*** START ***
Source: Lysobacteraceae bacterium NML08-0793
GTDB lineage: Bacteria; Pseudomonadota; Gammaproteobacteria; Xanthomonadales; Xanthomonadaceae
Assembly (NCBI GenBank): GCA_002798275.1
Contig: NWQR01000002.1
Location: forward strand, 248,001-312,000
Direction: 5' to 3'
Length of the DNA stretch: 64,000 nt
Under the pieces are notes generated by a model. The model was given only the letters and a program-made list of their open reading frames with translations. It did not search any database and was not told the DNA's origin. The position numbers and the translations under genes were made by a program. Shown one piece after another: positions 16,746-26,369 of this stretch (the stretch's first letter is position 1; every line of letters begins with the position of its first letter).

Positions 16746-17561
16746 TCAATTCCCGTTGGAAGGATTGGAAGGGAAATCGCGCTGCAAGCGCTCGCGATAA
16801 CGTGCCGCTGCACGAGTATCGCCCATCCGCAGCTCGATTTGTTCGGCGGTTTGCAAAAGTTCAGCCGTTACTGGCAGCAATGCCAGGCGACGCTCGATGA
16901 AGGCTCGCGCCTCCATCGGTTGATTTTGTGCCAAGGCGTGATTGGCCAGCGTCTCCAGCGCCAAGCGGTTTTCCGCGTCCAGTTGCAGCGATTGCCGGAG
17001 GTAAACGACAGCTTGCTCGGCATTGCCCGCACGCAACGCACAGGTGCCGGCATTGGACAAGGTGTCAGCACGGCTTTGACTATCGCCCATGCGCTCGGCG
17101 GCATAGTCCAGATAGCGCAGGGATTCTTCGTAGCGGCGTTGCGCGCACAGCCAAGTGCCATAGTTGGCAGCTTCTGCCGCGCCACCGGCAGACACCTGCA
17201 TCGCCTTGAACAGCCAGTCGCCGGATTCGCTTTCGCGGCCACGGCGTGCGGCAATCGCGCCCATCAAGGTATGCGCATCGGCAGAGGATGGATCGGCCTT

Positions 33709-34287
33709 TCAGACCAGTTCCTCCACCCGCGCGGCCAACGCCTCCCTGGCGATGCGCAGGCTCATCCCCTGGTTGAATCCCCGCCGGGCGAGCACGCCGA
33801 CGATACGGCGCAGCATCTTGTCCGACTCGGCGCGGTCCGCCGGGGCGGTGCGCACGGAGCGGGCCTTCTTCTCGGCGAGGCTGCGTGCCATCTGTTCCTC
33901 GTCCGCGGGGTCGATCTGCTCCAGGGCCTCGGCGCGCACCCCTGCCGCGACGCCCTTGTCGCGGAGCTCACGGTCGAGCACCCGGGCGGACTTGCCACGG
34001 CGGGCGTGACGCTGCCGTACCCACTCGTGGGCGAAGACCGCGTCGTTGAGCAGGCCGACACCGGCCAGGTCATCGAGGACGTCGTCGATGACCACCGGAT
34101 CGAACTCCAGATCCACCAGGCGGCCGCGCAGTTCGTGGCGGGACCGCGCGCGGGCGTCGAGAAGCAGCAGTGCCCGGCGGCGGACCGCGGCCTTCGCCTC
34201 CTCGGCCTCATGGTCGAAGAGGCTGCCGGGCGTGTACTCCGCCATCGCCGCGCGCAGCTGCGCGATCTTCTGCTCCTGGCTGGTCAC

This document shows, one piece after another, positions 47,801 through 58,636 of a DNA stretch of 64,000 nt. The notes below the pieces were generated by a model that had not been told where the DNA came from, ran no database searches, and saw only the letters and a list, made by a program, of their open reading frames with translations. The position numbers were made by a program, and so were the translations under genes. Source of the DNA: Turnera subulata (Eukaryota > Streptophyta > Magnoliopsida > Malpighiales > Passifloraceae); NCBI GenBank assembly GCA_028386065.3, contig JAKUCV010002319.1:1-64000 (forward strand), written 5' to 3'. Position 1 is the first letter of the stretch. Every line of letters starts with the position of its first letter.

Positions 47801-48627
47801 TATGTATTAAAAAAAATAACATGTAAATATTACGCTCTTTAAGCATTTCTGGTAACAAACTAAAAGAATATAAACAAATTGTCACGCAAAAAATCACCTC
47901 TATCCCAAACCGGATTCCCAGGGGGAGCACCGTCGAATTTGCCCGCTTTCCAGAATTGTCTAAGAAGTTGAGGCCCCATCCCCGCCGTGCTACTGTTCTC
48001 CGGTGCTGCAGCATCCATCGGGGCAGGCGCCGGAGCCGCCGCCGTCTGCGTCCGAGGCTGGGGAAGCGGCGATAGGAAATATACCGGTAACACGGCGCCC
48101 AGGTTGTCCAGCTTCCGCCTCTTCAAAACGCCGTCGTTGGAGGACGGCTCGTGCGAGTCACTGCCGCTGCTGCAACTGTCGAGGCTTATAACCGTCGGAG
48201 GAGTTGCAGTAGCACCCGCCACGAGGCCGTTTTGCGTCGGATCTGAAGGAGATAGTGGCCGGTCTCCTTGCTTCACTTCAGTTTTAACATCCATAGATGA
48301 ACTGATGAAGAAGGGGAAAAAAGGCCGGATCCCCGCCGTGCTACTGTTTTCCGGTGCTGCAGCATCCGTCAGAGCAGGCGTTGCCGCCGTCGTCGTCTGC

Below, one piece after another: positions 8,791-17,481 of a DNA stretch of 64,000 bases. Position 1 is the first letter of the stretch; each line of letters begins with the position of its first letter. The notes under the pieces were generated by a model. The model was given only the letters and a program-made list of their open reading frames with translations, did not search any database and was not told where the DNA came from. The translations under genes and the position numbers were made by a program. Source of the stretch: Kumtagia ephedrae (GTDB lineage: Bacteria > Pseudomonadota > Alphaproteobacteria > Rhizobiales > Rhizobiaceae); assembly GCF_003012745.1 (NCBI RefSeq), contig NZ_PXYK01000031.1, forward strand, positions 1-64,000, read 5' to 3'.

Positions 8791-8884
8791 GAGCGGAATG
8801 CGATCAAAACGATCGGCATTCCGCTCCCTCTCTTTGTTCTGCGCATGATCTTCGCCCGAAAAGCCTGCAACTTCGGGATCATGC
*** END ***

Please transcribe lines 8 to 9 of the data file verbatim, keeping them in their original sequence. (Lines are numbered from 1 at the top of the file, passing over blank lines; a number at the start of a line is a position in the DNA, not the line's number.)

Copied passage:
Under the pieces are notes generated by a model. The model was given only the letters and a program-made list of their open reading frames with translations. It did not search any database and was not told the DNA's origin. The position numbers and the translations under genes were made by a program. Shown one piece after another: positions 16,746-26,369 of this stretch (the stretch's first letter is position 1; every line of letters begins with the position of its first letter).

Positions 16746-17561